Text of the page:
wo-thirds had not started saving, and about a quarter had not
example, parents with bachelors degrees were significantly
taken any financial steps to prepare for college. Of those who
more likely to mention Pell Grants than parents with a high
have prepared financially, 37 percent reported saving money
school degree or less.
and 30 percent reported cutting back on spending.
O
 verall, 38 percent of parents believed that they have the primary responsibility for paying for college, while 43 percent
believed that responsibility was shared with their child.

Recommendations
College Knowledge
Groups that advocate for Latinos, African Americans, low-income
families, immigrants, and others should distribute materials that
increase college knowledge in all their outreach campaigns.

Early Intervention Programs


Early intervention programs should include career exploration and
exercises that help map a students future, as well as information
on academic and financial planning in preparation for college.
Early intervention programs should be coordinated within each
school district or county so they can work together seamlessly
and effectively.

Informational materials should target specific populations and


take into account special challenges, such as limited English Middle and High School
language proficiency and access to the Internet.
Schools and counselors must reach out to parents and students
to explain which courses are necessary for college and why it
Financial Literacy and Saving
is important to plan for college in other ways. Information about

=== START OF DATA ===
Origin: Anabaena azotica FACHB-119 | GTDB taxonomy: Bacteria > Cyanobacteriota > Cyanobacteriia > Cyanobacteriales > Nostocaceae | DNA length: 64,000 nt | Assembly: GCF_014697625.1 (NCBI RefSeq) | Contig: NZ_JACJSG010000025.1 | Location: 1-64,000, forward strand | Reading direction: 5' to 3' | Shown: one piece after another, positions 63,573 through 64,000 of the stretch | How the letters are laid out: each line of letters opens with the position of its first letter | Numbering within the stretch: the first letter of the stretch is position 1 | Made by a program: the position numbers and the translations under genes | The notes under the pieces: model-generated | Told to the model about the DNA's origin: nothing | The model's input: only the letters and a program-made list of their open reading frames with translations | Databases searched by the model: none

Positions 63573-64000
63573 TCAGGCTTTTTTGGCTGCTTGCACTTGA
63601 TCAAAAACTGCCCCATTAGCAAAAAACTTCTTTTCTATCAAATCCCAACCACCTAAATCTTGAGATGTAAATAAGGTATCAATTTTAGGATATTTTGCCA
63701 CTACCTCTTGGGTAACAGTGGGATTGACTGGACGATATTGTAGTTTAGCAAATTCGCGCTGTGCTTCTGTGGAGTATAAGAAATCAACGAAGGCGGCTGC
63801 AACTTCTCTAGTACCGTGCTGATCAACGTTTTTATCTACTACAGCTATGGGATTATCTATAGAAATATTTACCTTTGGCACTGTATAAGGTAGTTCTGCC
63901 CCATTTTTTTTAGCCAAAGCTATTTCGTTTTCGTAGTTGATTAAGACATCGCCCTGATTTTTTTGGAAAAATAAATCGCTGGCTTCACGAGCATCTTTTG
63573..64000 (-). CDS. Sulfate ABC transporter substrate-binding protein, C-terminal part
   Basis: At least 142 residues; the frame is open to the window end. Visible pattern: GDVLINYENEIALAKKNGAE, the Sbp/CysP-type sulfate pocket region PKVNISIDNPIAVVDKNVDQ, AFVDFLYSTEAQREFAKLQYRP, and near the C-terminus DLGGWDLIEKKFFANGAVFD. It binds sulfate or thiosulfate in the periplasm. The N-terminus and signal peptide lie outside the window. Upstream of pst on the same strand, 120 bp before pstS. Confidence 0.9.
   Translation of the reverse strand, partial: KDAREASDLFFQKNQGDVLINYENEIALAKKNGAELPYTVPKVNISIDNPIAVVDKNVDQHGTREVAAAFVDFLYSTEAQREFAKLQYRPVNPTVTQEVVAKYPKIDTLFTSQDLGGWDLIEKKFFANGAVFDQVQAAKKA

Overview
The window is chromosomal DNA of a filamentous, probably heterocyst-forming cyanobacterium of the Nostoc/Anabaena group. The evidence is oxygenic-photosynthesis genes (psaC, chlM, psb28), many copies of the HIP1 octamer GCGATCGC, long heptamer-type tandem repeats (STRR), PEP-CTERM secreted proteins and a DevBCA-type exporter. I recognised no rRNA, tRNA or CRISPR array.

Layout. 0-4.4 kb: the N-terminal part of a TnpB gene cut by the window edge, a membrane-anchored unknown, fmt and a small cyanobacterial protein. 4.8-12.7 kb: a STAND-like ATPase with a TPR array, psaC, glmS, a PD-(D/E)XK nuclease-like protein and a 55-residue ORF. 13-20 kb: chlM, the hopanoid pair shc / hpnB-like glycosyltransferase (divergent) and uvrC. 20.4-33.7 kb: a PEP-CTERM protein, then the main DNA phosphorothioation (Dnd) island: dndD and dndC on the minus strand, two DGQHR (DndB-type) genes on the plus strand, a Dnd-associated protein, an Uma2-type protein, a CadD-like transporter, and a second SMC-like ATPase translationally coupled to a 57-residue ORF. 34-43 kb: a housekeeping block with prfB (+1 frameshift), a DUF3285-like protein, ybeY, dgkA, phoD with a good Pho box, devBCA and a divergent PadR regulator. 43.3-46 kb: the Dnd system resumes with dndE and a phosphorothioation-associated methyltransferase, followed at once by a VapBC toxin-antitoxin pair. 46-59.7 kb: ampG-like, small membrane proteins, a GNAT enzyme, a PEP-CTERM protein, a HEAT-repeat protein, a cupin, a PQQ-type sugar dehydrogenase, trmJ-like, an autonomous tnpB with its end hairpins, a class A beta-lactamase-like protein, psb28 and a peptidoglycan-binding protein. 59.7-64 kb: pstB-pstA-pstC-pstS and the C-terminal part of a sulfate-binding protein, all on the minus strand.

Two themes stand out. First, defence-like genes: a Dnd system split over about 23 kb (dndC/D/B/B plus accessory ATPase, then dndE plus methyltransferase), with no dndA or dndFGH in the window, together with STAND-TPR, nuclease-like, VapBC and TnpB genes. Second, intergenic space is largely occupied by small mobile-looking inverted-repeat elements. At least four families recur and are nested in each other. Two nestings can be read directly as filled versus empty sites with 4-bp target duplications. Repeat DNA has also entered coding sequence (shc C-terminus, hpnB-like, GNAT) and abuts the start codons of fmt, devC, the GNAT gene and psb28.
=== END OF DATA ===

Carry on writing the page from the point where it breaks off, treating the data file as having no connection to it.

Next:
Financial institutions should support financial literacy camcollege options should be a standard part of any life skills curpaigns that reach diverse public audiences. At the same time,
riculum taught in middle and high school, and schools should
they should target their own clientele by including in all their
offer college planning workshops to parents well before students
promotions materials easy-to-read explanations of how to save
begin the application process.
for college and, perhaps more important, why parents should
start saving early.

Congress should support the Success in the Middle Act of 2007


(H.R. 3406), recently introduced to offer federal support to improve
Parents of elementary and middle school students should know
the education of middle school students in low-performing schools.
the details of what it costs to attend area colleges, including
The act would authorize $1 billion a year for formula grants to states
tuition, fees, and other potential expenses.
to provide grants to local school districts. One of the acts mandates
for sub-grant recipients would be to inform students about high
school graduation and college admissions requirements.
For more information about From Aspirations to Action: The Role of Middle School Parents in Making the Dream of College
a Reality, please contact IHEPs Research department at research@ihep.org. For reporters seeking media opportunities,
please contact IHEPs Communications & Marketing department at communications@ihep.org.

The Institute for Higher Education Policy (IHEP) is an independent, nonprofit organization that is dedicated to access and success in
postsecondary education around the world. Established in 1993, the Washington, D.C.-based organization uses unique research and innovative
programs to inform key decision makers who shape public policy and support economic and social development. IHEPs Web site, www.ihep.org,
features an expansive collection of higher education information available free of charge and provides access to some of the most respected
professionals in the fields of public policy and research.
Institute for Higher Education Policy

1320 19th Street, NW, Suite 400


Washington, DC 20036

202 861 8223 TELEPHONE


202 861 9307 FACSIMILE
www.ihep.org Web

The Sallie Mae Fund is a charitable organization sponsored by Sallie Mae. The Fund achieves its missionto increase access
to a post-secondary education for Americas studentsby supporting programs and initiatives that help open doors to higher
education, prepare families for their investment, and bridge the gap when no one else can. For more information about the Fund,
visit www.salliemaefund.org
The Sallie Mae Fund

12061 Bluemont Way


Reston, VA 20190
www.salliemaefund.org Web

ASFS03200711